Securing air force availability at the forward operating base
Air forces all over the world are facing an increased number of international assignments related to support in, for instance, catastrophe areas or during peace keeping missions. Add the everyday responsibility to maintain national sovereignty and it's easy to see that new requirements are put into play. Flexibility and mobility becomes increasingly important as well as the constant challenge of dealing with asymmetric threats from enemies and terrorists.
One of the most essential parameters of an aircraft fleet at all times is availability. When lives are at stake, missions has to be carried out quickly and flexible. With mobile airbases, air forces acquire the ability to quickly reorganise for both national and international efforts and get closer to the mission area. Consequently becoming more efficient.
"Having mobile aircraft maintenance capacity contributes to increasing an air force's operational availability, both during training and mission deployment", says Christoffer Rashdan, Business Development Director at Saab.
Saabs solution Deployable Aircraft Maintenance Facility consists of a mobile hangar and maintenance containers which provides main base maintenance workshop capacity in a mobile format. In addition integrated Barracuda multispectral camouflage offers superior protection. This enhances the operator's maintenance capabilities and instead of sending fighter aircraft and helicopters back to the main operating base, increased service can be carried out at the forward operating base. As a result, the availability and ability of the aircraft fleet increase and lives as well as money are saved.
Sweden's experience of deployable maintenance solutions for forward operating bases dates back to the cold war were the policy of the Swedish Air Forces was to operate aircraft out of numerous dispersed air bases. This made it vital to keep staff resources, support systems and spares to a minimum.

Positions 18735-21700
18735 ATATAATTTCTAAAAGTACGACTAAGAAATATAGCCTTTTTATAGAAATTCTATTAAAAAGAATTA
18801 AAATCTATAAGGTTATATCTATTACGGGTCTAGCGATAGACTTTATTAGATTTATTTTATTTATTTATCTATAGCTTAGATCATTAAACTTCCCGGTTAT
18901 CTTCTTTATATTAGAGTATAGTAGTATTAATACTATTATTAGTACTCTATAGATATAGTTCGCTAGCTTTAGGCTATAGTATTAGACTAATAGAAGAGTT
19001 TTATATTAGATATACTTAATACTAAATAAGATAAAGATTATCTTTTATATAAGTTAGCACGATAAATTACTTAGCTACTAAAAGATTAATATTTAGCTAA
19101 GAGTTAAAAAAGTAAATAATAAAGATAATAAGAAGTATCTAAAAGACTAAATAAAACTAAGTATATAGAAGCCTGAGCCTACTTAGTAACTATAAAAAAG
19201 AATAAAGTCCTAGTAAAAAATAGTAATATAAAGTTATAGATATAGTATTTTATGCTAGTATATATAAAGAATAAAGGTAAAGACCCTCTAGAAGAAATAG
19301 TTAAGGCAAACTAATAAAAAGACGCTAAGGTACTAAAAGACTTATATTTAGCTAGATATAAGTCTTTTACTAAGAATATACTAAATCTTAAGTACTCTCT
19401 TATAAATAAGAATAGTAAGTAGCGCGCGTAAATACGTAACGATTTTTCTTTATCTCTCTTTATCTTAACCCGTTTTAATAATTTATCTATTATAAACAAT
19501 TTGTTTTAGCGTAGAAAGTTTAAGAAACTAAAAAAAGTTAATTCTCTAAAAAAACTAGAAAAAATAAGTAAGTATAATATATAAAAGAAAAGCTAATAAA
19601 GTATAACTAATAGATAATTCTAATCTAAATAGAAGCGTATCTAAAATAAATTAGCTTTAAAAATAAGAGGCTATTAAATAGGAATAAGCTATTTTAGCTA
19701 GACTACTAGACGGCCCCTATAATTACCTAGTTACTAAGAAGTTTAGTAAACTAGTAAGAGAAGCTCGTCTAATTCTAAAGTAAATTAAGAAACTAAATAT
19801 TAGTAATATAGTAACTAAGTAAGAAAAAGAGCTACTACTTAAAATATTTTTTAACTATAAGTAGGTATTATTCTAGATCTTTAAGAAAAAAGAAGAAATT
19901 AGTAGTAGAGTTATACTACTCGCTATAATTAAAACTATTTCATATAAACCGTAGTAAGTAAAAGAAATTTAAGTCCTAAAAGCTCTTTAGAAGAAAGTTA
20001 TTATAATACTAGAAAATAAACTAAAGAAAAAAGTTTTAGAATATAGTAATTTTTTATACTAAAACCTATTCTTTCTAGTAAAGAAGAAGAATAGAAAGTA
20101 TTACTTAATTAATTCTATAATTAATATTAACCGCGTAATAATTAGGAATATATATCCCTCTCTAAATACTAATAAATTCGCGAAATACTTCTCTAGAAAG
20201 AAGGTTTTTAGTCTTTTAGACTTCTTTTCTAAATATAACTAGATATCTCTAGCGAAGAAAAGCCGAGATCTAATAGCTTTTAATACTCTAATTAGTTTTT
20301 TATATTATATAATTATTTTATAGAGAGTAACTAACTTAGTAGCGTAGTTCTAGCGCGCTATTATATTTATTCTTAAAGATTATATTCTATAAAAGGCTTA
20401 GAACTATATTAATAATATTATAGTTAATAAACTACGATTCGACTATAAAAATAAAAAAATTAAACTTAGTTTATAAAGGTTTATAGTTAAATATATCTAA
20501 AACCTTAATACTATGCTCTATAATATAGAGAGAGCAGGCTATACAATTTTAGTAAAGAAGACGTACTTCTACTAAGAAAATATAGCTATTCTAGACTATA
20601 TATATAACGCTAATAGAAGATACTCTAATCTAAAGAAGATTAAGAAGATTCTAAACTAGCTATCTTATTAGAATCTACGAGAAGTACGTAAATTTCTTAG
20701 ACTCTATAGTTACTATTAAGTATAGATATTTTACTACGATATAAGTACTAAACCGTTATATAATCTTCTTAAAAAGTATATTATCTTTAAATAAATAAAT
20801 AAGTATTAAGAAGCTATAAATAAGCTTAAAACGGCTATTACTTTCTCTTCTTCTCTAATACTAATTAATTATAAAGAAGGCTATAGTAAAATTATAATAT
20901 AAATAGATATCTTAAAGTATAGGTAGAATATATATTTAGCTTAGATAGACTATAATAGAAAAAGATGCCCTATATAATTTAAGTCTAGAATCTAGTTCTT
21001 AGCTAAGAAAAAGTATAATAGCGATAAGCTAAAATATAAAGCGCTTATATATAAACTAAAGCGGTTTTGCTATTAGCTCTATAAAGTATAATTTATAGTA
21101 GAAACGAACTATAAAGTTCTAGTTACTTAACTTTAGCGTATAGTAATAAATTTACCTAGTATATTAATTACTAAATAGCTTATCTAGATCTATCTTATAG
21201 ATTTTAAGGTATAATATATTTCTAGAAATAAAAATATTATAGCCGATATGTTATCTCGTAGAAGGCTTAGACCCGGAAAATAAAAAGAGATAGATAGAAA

Easy, mobile and flexible
The Deployable Aircraft Maintenance Facility is easily transportable and rapidly assembled without the need for heavy machinery. It provides the same functionality as a stationary maintenance workshop. The solution has a flexible design offering modular and scalable capabilities.
"It is the operational requirements that demand the type of capabilities needed during deployment. The unit can quickly begin operations on a small scale with a limited amount of materiel and then grow and gain more availability in function and endurance", Christoffer explains.
Due to its versatile size, the hangar is able to house most available fixed wing fighter aircraft and a large number of rotary wing aircraft.
At the other end, the system is designed to be deployed and in use for several years without any significant maintenance required.
A workplace that is proven to save lives
Forward operating bases are vulnerable, therefore it is important to protect personnel, aircraft and equipment against any incoming threat. In order to protect the hangar and maintenance containers visually, against advanced sensors, such as heat-seeking infrared and radar, multispectral camouflage is an integrated part of the solution.
"It is a proven fact that multispectral camouflage protection saves lives in mission environment", says Christoffer.
The Deployable Aircraft Maintenance Facility comprises a hangar for storage, protection and maintenance of the aircraft, a flexible amount of maintenance containers and integrated Barracuda multispectral camouflage protection.
When protecting a nations sovereignty, assisting in disaster areas, participating in peace keeping missions or training defence capability, the ability to safely advance and regroup in the field and to be flexible in an environment that often extend over large and sometimes difficult and unknown territory, is core and very important.
"This mobility and flexibility can make the difference in whether you save lives or not. The Swedish Airforce has already utilized this concept during several missions as well as during training", says Christoffer.